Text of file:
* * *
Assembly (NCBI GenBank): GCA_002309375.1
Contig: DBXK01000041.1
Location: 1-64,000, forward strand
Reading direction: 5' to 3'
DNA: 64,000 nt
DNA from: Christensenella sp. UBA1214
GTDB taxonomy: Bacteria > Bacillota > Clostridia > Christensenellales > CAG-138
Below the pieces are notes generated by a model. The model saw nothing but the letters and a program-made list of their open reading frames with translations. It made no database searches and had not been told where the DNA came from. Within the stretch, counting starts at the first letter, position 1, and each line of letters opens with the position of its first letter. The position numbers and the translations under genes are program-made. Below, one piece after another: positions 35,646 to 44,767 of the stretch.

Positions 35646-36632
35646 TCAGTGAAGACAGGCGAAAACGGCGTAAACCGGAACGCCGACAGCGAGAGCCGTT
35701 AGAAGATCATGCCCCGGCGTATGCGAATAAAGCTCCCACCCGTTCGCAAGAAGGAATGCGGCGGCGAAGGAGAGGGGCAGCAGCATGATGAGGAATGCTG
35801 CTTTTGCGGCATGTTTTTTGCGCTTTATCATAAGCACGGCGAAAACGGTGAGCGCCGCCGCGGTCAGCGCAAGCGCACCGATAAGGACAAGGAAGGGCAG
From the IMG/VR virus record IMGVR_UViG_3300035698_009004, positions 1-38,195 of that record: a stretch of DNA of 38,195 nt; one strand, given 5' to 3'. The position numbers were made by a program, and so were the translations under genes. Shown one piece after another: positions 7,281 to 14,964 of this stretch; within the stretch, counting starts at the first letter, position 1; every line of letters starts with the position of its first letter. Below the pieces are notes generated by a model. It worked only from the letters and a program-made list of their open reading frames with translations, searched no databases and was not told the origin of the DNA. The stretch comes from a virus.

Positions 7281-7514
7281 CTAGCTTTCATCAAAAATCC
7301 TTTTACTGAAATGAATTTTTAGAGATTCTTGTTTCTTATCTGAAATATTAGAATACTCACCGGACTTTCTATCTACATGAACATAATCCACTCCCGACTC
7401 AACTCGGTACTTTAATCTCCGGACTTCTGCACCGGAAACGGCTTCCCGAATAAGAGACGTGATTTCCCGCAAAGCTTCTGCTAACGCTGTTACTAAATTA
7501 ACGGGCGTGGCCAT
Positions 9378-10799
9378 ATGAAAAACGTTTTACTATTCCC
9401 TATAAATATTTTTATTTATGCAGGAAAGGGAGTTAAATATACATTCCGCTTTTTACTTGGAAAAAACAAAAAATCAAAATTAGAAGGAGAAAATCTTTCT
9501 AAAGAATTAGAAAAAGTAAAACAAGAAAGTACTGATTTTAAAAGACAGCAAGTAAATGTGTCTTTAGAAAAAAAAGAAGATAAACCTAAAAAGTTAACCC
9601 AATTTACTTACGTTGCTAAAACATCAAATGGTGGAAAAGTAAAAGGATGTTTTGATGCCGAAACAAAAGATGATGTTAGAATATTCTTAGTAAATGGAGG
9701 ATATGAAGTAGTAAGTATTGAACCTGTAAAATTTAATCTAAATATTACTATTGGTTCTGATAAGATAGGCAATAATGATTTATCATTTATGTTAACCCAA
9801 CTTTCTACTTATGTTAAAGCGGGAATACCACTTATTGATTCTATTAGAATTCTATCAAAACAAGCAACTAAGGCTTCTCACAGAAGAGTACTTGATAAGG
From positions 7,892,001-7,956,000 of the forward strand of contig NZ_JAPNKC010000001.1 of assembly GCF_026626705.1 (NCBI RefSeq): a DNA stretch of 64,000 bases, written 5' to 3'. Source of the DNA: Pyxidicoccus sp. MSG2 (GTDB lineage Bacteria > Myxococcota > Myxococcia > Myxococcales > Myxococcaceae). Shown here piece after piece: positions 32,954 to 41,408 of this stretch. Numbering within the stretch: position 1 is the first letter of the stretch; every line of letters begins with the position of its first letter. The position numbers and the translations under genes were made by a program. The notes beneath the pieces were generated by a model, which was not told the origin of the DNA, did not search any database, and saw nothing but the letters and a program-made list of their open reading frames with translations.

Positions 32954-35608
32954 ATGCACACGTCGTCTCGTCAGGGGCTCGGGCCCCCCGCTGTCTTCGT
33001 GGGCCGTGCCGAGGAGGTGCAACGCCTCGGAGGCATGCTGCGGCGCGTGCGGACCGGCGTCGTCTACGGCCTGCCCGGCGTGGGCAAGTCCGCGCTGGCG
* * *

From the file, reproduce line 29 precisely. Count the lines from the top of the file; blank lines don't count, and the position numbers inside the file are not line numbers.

33001 GGGCCGTGCCGAGGAGGTGCAACGCCTCGGAGGCATGCTGCGGCGCGTGCGGACCGGCGTCGTCTACGGCCTGCCCGGCGTGGGCAAGTCCGCGCTGGCG